A court ruling that rejected a man’s claim that having his internet use monitored by his employer breached his human rights has been welcomed by a Midlands lawyer.
Tracy Worthington an employment law specialist at FBC Manby Bowdler, said it was a clear indication that, in some cases, it can be reasonable for employers to check staff internet use and read personal messages where they suspect an employee is abusing IT services during work time.
Her comments follow the recent case of a Romanian man who took his employer to court claiming it had violated Article 8 of the European Convention on Human Rights (the right to respect for private and family life, the home and correspondence) by scrutinising his internet use at work.
He was dismissed for using the internet for personal purposes, contrary to internal regulations, and took his case to the Romanian County Court. He lost and appealed to the European court which recently ruled against him.
But Tracey warned that monitoring must always be “proportionate and legitimate” or employers could be left without legal grounds to support any investigations.
“In this case, the European Court of Human Rights concluded that a fair balance had been struck between the employee’s right to respect for his private life and the employer’s interests,” she said.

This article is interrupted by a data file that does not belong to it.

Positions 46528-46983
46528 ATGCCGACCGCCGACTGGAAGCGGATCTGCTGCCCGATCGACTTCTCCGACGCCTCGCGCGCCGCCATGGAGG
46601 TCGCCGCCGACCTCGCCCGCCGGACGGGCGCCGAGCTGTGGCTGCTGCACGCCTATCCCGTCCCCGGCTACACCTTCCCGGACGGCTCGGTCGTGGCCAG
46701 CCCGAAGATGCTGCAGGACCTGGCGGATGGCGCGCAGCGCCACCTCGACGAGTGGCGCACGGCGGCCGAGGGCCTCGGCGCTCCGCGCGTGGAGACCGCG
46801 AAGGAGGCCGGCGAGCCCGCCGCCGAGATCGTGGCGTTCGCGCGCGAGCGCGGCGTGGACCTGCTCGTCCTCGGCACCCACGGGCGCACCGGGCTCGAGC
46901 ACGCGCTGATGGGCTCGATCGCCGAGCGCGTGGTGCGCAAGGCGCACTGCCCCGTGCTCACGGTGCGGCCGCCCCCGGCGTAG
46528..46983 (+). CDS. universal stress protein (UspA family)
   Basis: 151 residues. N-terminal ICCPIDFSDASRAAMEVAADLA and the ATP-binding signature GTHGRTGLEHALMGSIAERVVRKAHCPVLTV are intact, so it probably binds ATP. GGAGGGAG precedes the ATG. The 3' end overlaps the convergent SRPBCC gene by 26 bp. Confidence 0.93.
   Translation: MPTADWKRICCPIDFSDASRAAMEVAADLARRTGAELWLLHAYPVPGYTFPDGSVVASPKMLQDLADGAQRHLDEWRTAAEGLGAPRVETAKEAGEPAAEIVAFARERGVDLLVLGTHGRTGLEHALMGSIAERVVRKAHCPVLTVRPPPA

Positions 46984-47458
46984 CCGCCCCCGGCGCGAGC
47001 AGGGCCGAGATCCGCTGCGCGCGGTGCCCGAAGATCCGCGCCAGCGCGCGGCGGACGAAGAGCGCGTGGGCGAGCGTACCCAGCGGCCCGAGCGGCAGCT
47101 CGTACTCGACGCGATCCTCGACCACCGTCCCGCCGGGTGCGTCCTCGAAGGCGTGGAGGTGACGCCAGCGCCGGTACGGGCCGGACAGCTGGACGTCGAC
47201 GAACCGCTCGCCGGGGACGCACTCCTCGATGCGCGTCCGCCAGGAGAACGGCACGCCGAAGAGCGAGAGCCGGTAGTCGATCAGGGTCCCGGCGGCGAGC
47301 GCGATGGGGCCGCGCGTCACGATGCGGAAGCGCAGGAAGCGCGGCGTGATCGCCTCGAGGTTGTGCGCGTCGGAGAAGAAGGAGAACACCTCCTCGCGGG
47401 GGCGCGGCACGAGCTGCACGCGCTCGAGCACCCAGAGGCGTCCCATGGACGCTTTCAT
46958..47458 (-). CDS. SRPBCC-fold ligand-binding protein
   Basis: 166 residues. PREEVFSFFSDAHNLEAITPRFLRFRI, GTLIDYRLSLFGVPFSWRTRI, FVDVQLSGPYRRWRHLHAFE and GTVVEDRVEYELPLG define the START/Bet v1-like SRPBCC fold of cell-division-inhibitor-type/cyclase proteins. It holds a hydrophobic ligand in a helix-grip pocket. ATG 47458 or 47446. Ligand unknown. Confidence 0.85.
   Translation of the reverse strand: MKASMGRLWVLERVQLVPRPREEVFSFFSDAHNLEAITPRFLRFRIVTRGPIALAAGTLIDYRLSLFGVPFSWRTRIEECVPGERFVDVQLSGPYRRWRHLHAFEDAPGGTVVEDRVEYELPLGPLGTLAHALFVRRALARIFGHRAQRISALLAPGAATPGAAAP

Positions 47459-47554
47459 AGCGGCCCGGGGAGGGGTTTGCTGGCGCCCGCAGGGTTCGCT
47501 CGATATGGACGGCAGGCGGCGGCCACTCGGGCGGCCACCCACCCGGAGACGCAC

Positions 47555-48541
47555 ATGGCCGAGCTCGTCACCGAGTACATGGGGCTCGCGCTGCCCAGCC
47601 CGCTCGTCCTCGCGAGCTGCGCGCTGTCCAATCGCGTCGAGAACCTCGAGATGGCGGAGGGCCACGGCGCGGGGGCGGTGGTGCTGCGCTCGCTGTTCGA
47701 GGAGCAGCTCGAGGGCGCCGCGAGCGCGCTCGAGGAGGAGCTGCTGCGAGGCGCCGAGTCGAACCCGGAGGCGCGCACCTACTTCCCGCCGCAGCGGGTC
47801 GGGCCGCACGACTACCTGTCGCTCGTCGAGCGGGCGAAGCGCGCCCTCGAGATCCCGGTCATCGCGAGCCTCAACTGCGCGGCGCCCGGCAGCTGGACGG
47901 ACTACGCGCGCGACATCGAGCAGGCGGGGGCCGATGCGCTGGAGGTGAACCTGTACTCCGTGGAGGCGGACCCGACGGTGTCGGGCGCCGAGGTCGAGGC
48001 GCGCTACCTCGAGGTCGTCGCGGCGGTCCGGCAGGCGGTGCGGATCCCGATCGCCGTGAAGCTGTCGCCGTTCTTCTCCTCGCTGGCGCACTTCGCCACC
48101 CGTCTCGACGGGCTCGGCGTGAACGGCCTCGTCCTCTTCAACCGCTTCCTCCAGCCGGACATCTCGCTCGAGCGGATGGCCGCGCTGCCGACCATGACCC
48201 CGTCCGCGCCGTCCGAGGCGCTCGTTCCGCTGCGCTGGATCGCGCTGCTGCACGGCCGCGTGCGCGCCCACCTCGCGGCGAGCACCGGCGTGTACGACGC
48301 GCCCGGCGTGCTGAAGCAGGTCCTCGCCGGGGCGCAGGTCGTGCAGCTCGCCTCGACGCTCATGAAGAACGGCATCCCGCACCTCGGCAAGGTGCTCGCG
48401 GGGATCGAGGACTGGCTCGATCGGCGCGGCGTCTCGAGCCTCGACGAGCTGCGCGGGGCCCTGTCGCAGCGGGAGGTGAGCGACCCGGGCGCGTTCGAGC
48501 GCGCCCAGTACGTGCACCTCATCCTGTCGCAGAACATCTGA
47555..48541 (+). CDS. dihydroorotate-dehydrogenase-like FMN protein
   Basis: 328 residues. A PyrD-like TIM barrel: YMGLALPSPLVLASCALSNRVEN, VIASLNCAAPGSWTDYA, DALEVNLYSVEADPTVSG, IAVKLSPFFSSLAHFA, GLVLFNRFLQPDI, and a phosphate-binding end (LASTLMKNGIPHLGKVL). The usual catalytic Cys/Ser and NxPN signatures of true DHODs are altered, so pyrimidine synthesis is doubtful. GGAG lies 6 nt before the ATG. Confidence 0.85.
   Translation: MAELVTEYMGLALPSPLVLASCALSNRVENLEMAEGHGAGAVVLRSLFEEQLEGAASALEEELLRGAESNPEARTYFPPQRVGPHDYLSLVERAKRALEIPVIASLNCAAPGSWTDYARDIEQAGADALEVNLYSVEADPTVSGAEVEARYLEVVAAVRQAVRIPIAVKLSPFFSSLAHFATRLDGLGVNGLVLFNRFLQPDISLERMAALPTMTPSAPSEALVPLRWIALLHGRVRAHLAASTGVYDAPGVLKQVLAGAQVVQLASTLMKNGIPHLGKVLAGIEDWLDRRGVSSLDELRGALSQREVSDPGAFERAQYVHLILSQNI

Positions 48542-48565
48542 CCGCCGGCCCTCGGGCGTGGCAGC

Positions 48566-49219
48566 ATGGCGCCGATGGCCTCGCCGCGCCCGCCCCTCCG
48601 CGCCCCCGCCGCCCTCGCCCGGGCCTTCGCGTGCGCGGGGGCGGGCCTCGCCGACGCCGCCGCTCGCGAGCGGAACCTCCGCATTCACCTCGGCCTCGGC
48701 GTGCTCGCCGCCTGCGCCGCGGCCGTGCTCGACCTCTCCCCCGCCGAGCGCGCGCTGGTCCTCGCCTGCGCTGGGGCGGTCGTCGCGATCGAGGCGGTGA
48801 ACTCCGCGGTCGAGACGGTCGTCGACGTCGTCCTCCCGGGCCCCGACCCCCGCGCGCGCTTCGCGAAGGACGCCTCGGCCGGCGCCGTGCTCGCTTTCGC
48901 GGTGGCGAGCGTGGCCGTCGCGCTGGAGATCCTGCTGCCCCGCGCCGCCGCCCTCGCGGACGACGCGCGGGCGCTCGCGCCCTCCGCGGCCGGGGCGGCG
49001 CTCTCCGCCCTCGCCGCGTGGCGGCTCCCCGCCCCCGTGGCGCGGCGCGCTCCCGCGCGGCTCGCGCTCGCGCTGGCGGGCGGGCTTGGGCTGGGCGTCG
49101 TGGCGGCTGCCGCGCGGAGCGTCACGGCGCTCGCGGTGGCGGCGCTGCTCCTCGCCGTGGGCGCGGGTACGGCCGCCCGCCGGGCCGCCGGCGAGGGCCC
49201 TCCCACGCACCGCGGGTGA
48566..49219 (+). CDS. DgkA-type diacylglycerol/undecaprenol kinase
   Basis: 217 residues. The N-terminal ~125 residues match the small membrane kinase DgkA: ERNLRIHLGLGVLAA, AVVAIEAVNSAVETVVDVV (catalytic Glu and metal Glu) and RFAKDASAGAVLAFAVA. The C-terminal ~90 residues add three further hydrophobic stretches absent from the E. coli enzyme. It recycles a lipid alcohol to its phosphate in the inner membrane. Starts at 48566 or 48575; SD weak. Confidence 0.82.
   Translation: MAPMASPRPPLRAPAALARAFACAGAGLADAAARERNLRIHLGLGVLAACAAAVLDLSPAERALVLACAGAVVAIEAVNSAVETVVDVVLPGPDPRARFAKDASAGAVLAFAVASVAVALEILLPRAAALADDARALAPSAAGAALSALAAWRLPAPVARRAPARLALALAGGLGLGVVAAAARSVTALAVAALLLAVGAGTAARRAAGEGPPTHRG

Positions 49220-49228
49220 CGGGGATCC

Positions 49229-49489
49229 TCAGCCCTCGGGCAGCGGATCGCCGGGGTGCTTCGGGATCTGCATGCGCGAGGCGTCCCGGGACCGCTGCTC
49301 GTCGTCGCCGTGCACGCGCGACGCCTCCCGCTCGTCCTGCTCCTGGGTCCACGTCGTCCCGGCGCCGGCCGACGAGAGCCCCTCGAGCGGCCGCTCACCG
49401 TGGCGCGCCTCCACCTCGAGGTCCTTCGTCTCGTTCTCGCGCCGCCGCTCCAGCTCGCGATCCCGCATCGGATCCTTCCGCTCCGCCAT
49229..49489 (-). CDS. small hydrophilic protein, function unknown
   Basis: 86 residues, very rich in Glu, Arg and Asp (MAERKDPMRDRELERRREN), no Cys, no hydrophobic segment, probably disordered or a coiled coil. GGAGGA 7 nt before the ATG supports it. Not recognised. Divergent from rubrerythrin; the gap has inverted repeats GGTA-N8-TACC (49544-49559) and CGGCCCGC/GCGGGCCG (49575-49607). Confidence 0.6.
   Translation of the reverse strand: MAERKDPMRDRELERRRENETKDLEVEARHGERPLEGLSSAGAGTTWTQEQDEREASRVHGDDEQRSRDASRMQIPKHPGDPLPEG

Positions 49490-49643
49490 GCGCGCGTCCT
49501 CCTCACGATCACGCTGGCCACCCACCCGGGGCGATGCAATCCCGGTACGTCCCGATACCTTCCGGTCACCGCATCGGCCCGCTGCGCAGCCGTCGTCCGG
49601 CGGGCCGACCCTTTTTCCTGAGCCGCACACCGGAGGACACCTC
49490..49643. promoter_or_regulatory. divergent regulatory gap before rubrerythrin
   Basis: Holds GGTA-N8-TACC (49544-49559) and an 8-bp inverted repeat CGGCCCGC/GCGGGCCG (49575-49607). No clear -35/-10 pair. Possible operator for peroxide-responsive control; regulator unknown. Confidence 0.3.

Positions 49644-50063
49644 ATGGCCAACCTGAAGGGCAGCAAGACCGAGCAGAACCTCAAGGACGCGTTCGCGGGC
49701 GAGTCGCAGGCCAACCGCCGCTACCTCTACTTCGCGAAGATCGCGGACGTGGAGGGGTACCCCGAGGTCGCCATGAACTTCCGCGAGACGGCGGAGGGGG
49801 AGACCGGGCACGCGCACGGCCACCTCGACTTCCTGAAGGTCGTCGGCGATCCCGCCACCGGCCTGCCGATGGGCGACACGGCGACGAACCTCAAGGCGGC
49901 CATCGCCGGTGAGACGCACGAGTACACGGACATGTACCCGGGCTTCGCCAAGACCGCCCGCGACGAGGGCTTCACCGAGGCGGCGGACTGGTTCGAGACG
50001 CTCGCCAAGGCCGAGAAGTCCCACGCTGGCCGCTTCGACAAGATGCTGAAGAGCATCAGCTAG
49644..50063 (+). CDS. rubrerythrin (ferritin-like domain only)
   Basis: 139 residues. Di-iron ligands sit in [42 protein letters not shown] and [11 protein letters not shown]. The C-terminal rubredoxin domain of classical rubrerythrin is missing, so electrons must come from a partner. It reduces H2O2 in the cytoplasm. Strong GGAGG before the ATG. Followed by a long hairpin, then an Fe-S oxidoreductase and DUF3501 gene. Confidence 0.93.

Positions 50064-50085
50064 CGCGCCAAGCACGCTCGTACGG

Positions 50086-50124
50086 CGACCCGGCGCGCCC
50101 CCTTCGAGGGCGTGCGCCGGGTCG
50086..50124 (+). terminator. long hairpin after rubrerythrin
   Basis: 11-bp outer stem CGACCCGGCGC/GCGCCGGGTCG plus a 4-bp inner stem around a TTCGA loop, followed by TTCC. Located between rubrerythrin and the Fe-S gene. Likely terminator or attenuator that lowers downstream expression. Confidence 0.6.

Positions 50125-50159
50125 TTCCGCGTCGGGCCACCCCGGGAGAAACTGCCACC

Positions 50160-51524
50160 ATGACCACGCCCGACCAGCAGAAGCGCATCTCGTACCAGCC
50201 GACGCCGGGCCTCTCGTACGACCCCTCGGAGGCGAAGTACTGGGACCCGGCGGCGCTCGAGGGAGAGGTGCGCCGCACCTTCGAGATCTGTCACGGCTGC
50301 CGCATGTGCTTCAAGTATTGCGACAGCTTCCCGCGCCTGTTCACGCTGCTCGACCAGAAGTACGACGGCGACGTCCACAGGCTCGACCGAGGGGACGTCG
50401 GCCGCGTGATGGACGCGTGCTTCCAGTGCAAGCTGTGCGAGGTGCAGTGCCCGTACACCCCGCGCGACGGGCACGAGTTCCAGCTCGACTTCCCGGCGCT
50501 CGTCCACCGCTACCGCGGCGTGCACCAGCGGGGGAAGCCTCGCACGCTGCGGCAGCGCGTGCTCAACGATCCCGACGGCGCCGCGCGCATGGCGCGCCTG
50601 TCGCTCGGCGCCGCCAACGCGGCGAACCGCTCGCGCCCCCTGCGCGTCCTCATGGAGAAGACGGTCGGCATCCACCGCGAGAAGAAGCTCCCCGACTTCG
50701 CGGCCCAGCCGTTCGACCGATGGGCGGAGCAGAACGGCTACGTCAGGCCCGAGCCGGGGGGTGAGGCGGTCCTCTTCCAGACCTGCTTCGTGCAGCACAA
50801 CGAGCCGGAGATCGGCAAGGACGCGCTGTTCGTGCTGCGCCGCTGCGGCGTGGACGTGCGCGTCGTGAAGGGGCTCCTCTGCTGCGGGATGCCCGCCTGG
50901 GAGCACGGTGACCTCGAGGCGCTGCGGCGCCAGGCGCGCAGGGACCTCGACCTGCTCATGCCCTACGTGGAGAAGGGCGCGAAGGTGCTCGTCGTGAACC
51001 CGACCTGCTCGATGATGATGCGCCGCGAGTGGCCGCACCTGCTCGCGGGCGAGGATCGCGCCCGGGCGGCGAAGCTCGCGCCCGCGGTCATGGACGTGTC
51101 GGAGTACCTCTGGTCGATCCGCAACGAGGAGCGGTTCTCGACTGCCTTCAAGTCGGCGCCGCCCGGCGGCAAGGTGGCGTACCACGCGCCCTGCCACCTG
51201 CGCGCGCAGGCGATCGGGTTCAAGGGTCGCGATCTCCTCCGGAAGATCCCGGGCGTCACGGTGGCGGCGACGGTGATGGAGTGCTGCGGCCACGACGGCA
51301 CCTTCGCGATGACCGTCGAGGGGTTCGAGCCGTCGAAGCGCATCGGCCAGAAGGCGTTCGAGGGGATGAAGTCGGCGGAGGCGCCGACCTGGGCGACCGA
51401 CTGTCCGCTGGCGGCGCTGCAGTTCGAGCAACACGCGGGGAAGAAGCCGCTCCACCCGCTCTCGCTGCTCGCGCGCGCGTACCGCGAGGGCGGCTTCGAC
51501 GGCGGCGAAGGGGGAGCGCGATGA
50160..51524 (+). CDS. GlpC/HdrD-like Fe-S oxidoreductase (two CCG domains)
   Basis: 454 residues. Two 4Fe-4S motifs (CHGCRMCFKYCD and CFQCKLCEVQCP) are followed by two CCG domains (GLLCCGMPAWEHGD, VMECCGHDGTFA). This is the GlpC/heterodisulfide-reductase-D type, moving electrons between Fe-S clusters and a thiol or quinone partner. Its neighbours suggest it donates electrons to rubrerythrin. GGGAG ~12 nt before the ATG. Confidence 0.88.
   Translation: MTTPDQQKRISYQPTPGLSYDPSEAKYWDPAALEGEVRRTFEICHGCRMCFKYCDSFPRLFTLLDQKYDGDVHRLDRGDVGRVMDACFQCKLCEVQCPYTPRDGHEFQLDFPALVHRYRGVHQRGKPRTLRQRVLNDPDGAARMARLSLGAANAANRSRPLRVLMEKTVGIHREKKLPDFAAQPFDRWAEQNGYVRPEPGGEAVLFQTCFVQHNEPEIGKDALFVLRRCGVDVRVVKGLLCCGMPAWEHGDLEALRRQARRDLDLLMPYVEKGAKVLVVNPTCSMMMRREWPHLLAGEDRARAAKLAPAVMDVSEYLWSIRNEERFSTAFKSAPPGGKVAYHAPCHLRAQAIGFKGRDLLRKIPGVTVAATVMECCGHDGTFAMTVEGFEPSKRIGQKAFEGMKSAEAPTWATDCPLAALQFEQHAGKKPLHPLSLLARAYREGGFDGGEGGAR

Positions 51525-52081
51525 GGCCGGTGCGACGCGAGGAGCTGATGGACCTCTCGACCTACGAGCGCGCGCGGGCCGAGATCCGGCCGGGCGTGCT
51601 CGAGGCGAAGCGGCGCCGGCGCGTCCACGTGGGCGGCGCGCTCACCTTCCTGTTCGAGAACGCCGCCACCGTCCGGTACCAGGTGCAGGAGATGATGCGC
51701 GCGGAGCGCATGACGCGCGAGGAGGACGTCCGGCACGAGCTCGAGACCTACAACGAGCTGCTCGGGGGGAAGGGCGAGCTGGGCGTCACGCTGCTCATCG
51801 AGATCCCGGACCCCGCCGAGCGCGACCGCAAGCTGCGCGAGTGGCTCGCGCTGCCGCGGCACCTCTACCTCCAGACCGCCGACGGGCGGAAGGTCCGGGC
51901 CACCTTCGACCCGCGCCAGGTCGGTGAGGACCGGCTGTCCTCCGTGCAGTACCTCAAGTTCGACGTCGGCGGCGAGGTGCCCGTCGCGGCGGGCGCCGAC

“But, remember that monitoring must always be proportionate and legitimate. If this balance is not struck, then employers will find themselves in breach of Article 8, as well as being at risk of other employment claims, for example for a breach of the implied duty of trust and confidence between employer and employee.”
Employers also need to make sure they have an information technology and communications policy that is clearly communicated to staff.
Tracey added: “Even where surveillance is proportionate and legitimate, the employee must also have been put on notice that their privacy is being restricted in this particular way.
“Monitoring employees email and internet use also raises other issues as it must comply with Data Protection rules. Remember, when it comes to data protection it is not enough just to inform employees you are processing personal data. You also must explain, for instance, your reasons for doing so, how the information will be used, and how it will be stored and protected.”
If you require any advice on Employment matters please contact Tracy on 01902 392476 or on firstname.lastname@example.org